Induction of methanol metabolism on the plant leaf surface

To test whether methanol-inducible genes other than DAS1 were also induced on the plant leaf surface, we constructed various C. boidinii cells expressing Venus under the control of the methanol-inducible promoters AOD1, FLD1, FGH1, FDH1, CTA1, and PMP20. Cytosolic fluorescence was only detected in the strains that were incubated on synthetic methanol (SM) agar plates, and not synthetic glucose (SD) agar plates. Next, we inoculated growing A. thaliana leaves with these strains. As shown in Figure 3A, cytosolic fluorescence was detected with all of the tested strains, especially during the dark period.

Figure 3. Expression of methanol-inducible genes on growing A. thaliana leaves.

Methanol-inducible genes were expressed on A. thaliana leaves and their expression levels oscillated during the daily light–dark cycle. (A) Confocal microscope images of C. boidinii that was inoculated on the plant leaf surface. Venus was expressed under the control of the following promoters: A, AOD1 B, DAS1 C, FGH1 D, FLD1 E, FDH1 F, CTA1 G, PMP20. Bar, 5 µm. (B) mRNA levels of methanol-inducible genes during the daily light–dark cycle. Expression level is expressed as the relative value to the sample collected at 12 hh. Error bars show the standard deviations of triplicate measurements.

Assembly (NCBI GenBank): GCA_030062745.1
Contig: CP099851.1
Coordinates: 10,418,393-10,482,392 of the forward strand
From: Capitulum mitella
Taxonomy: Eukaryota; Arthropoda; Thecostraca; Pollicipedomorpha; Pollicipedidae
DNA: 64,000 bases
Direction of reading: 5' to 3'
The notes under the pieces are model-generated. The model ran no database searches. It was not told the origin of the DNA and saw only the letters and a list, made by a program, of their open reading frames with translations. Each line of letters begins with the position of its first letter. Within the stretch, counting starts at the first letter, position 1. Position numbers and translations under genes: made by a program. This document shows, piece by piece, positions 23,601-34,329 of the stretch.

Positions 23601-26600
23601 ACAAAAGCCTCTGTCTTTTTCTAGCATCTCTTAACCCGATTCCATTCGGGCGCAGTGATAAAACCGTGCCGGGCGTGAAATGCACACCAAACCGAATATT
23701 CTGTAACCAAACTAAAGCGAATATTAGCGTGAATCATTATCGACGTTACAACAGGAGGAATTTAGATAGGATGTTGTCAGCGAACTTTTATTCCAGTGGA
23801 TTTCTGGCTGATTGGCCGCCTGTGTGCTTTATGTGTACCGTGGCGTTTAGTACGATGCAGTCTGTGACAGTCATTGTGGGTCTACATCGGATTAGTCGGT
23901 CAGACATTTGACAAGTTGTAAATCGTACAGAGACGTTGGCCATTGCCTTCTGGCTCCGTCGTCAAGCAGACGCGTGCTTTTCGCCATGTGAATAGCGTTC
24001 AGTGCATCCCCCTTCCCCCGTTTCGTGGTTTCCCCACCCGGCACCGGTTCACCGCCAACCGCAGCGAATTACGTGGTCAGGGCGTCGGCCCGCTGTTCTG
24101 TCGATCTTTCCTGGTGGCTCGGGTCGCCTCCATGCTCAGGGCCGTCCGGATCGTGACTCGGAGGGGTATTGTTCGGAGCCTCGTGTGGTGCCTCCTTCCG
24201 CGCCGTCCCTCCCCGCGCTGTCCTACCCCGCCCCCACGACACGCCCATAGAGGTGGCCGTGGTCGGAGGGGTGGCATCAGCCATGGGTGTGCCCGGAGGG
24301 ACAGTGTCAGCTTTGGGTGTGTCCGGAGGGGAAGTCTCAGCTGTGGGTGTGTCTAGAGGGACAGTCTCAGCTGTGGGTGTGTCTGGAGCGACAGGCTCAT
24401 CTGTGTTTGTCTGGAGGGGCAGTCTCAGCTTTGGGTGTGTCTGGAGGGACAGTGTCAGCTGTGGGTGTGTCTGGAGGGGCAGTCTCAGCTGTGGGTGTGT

We further quantitated the transcripts of these methanol-metabolizing genes. Total RNA was extracted from proliferating C. boidinii at the phyllosphere and subjected to qRT-PCR analysis, as described in the Materials and Methods. The transcriptional levels of the peroxisomal genes AOD1, DAS1, CTA1, and PMP20 peaked at 20 hh or 24 hh when the methanol concentration was relatively high (approximately 25 mM). In contrast, the transcript levels of these peroxisomal genes were the lowest at 8 hh in the light period (Figure 3B). The expression pattern of the cytosolic formaldehyde dehydrogenase gene (FLD1) and S-formylglutathione hydrolase gene (FGH1) also exhibited a similar pattern, although the induction in the dark period was not so apparent. In general, the expression of methanol-inducible genes was the highest in the dark period (20 hh or 24 hh) and lowest in the light period (8 hh). Furthermore, the expression of these methanol-inducible genes peaked before the maximum methanol concentration was reached.

Assimilation of methanol is required for yeast proliferation at the plant leaf surface

We wanted to determine whether the methanol-inducible genes involved in yeast methanol metabolism are necessary for proliferation on Arabidopsis leaves. We examined the proliferation of each knockout and wild-type strain on a plant leaf by fluorescent microscopy and qPCR analyses. In the wild-type strain, both the number of fluorescent cells and the Venus gene copy number increased after 11 days of incubation (Figure 2A and B). On the other hand, neither increased with the aod1Δ nor das1Δ strains where the Venus gene copy number was one-tenth of the wild-type strain (Figure 2B). These results indicate that C. boidinii proliferation at the phyllosphere was supported by methanol assimilation at the plant leaf surface.